"Sheltering the Creative Spirit"
Taos, New Mexico USA
The Woman at Otowi Crossing
Frank Waters wrote the first draft of The Woman at Otowi Crossing in 1956. After submitting his fourth draft in 1965, it was published by Alan Swallow in October of 1966.
The Opera Theatre of St. Louis commissioned Stephen Paulus in 1991 to write an opera based on novel The Woman at Otowi Crossing. The world premier on June 15, 1995, coincided with the twentieth anniversary of the Theatre and coincidentally with the 50th anniversary of Hiroshima.
Paulus was drawn to the book because the story was “ a love story with strong characters and good dramatic situations. While reading the book, I began to hear musical ideas, began to get to know the characters and put a musical stamp on them.” The libretto was written by Joan Vail Thorne and the staging and casting was under the direction of Opera Theatre of Saint Louis Director Colin Graham.
The production included thirty-two voices in the chorus and a forty piece contingent of the Saint Louis Symphony. The premiere occurred twelve days after the death of Frank Waters, who had looked forward to being in attendance. NPR broadcast the opera in September 1995.
David Noble reported in the Santa
Fe Reporter, “I expect that The Woman of Otowi Crossing will end up
in the varied category of American Classic, and that we will hear it again-one
hopes in New Mexico, at least.”
David Noble reported in the Santa Fe Reporter, “I expect that The Woman of Otowi Crossing will end up in the varied category of American Classic, and that we will hear it again-one hopes in New Mexico, at least.”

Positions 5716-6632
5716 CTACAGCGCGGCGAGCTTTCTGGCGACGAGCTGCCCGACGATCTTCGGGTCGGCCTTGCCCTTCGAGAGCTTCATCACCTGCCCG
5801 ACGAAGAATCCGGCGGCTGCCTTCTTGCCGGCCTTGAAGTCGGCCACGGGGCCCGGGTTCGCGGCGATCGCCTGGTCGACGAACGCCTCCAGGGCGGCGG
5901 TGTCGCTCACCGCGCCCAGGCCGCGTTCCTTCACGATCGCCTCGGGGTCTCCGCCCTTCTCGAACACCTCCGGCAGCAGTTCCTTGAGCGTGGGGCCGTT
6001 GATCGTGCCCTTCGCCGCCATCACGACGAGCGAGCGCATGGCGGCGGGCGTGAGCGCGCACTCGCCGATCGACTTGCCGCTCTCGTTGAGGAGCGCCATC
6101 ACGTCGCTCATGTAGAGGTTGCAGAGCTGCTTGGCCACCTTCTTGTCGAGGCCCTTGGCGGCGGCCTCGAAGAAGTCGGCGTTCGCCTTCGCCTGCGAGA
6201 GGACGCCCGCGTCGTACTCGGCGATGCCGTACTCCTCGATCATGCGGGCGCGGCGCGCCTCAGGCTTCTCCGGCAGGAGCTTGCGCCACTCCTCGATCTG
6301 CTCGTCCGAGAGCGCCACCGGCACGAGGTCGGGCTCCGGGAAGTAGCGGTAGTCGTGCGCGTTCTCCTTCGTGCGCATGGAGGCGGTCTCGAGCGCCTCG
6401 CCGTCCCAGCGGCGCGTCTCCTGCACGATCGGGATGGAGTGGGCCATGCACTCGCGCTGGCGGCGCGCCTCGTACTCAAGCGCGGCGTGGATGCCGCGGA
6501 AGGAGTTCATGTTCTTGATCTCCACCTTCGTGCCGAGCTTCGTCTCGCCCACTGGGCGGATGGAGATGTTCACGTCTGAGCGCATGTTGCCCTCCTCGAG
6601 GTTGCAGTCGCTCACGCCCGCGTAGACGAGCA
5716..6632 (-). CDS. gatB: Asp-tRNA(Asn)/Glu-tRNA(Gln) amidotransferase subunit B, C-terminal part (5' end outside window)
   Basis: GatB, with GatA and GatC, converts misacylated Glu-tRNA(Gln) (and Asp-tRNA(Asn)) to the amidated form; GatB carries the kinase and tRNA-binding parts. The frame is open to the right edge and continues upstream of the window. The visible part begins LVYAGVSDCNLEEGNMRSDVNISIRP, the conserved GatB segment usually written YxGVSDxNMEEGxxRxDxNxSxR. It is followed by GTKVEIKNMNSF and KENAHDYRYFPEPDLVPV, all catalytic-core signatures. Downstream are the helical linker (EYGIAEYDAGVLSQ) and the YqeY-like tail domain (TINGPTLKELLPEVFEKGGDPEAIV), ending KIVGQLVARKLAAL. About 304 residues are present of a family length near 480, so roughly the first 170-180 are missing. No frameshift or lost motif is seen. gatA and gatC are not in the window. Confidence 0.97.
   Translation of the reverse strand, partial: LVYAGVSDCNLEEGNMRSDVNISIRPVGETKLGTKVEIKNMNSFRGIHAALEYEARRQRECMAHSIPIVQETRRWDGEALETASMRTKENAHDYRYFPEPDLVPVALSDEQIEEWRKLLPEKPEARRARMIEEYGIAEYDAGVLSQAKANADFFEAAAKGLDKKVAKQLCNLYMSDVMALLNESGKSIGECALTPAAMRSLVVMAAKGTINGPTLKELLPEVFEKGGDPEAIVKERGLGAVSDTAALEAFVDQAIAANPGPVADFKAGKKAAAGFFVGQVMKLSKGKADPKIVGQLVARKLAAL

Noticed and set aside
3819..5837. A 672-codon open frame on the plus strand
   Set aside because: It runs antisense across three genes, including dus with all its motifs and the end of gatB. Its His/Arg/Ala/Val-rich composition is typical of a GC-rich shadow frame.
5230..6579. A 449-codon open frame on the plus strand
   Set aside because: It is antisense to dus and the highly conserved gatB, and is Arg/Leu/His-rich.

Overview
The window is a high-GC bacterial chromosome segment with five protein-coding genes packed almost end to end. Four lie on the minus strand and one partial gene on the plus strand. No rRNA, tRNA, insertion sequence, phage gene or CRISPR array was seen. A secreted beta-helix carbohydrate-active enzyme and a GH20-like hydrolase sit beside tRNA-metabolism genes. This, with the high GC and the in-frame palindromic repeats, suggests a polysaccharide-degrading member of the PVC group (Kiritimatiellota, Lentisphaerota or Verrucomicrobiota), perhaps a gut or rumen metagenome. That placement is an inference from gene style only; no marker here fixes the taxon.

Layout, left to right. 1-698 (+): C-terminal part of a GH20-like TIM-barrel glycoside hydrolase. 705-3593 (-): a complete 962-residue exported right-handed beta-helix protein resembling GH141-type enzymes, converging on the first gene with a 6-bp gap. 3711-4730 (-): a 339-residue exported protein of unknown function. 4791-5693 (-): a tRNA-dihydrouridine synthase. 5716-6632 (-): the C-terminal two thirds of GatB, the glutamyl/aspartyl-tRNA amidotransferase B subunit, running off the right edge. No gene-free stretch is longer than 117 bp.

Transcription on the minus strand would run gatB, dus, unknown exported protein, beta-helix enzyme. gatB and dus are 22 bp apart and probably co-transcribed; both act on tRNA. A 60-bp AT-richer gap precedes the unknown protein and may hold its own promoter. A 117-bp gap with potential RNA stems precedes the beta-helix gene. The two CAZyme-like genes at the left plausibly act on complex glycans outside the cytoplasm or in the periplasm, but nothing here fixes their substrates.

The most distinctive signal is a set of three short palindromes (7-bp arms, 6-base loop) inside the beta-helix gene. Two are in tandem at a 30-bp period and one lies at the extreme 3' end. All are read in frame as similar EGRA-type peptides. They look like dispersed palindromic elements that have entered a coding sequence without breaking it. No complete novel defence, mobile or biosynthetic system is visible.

Craig Smith in the New Mexican, reported, “The Woman at Otowi Crossing proved to be an interpretation of a rich human personality,” … “heart-wrenchingly beautiful music.” … “seems to be a good candidate for a place in the contemporary repertoire.”
On hand to celebrate this operatic interpretation of Frank’s novel were Barbara and many friends and admirers. Remembering Frank’s thoughts when asked about his novel becoming an opera, he said, “I can’t imagine how they will do it.” Charles Adams said of the performance, "I think in essence it captured what the book is about. I think Frank would have been pleased."
We can only hope that someday it will be performed by the Santa Fe Opera Company, a fitting tribute to both the writer and composer, and just within earshot of Otowi bridge, Los Alamos, and the San Ildefonso Pueblo.
by William Farr